Rather than recreating that Linux.com tutorial, though, you can just go follow it right up until step 4, then come back here to learn how to tailor your Crouton install.
One thing you'll find useful when you step through that tutorial: The Chromebook model we're giving away is the Dell Chromebook 11 3120. When you make the recovery tool for the tutorial, just start typing "CANDY" when you get to the prompt for your model, and it'll select the correct choice for you.
Installing a CLI Linux Environment
Since we're concerned with having an environment that's similar to the command-line environment you'll face to complete the LFCS exam, we can skip the desktop and install a more minimal command line environment that saves a little hard drive space and processing power.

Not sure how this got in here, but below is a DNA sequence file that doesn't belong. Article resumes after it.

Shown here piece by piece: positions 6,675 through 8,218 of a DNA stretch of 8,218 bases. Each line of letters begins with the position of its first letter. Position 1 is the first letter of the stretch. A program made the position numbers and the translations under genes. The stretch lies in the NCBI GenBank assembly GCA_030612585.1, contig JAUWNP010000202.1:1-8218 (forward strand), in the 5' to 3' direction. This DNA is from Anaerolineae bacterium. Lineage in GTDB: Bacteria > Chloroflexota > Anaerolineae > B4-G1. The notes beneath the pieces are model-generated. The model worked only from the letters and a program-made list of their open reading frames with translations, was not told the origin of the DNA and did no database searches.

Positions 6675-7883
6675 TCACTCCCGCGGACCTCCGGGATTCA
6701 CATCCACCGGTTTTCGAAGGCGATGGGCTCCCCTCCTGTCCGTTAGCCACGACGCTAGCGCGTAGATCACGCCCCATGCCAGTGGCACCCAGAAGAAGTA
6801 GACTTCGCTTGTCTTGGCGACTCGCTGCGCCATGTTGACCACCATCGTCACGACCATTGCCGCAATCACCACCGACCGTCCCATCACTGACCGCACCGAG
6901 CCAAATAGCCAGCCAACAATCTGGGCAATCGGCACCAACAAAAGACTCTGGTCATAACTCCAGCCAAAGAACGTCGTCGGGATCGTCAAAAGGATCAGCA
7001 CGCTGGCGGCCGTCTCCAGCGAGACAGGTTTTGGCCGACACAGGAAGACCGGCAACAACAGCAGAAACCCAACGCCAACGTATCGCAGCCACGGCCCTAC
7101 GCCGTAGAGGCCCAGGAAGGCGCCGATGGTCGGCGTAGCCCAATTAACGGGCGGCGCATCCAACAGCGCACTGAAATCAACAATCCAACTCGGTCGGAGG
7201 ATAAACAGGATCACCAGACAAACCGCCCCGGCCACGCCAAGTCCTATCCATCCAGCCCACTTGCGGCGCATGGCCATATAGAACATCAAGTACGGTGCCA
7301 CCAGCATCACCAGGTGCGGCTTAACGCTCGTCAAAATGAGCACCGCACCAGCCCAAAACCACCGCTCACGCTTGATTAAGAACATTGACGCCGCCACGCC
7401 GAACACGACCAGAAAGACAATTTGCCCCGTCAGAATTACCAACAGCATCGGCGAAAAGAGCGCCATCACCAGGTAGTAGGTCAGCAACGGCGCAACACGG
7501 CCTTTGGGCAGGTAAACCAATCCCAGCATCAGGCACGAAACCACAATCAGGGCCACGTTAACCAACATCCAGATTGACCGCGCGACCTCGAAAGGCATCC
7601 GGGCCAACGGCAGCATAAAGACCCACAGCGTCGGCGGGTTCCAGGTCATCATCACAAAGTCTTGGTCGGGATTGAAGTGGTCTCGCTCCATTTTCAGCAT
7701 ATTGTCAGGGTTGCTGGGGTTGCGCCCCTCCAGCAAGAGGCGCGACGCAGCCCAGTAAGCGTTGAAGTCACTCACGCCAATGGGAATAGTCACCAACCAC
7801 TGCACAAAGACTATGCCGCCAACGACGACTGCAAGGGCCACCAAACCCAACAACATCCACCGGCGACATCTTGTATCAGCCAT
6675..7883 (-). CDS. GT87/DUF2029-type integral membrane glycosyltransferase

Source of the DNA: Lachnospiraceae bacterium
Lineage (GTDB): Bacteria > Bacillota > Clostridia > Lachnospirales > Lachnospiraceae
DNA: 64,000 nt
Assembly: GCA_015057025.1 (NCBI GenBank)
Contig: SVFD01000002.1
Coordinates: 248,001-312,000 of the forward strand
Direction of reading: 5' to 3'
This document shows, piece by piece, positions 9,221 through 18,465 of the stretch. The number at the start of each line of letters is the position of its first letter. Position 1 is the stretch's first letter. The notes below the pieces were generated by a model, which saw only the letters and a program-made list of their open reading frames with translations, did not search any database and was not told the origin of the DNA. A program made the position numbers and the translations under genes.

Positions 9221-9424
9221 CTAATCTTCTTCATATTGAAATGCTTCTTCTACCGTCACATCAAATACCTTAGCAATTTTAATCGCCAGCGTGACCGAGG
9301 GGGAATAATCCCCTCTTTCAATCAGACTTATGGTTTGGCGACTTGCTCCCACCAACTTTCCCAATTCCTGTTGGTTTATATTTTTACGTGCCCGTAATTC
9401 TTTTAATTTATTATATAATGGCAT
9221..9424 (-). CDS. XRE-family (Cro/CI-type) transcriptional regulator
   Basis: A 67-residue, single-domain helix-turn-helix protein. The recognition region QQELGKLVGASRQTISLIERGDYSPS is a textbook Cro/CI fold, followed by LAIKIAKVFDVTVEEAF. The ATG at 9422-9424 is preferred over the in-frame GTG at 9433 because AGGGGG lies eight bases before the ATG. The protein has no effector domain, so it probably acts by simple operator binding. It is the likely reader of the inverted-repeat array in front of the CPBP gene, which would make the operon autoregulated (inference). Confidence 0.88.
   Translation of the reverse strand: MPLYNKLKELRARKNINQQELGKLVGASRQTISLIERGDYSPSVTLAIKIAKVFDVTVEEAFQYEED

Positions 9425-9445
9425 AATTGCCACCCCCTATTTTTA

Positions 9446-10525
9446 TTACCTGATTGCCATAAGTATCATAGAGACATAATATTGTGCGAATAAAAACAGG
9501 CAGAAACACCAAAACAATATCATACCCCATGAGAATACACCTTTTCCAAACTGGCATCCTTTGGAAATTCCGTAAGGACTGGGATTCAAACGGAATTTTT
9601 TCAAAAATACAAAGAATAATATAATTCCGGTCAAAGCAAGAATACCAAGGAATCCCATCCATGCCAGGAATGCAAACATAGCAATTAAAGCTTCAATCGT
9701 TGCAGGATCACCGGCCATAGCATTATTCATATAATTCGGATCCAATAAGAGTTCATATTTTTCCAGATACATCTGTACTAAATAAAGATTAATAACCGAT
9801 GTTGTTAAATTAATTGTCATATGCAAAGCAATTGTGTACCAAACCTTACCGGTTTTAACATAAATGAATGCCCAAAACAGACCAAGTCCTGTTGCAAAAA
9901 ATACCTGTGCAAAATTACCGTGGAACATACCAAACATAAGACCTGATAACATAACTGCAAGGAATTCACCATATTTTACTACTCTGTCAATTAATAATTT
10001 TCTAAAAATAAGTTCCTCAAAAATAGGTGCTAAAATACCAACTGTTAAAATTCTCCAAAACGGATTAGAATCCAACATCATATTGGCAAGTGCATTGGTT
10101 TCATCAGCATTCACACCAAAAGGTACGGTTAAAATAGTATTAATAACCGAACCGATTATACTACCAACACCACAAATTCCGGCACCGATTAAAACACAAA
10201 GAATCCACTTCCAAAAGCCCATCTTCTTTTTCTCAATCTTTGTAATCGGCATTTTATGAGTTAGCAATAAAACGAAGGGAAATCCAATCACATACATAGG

Crouton provides two "targets" that provide nothing but a command line environment: "core" and "cli-extra." We recommend using the cli-extra environment, since it includes a few things you'll probably want to install anyhow.
Where the Linux.com tutorial shows installing either KDE or XFCE, instead use this Crouton command to get the more minimal CLI:
sh ~/Downloads/crouton -t core,cli-extra
Installation will take a few minutes. At the end, you'll be presented with a prompt asking for your Linux username and password. Once you've entered those, Crouton will be ready to go. There's a prompt at the end of the installation that encourages you to type
startcli to enter your new Linux environment. If you use that command, you'll get an error message. The correct command on your Dell Chromebook is this:
Finding Stuff to Do
Once you've entered your new Linux environment, you can start exploring: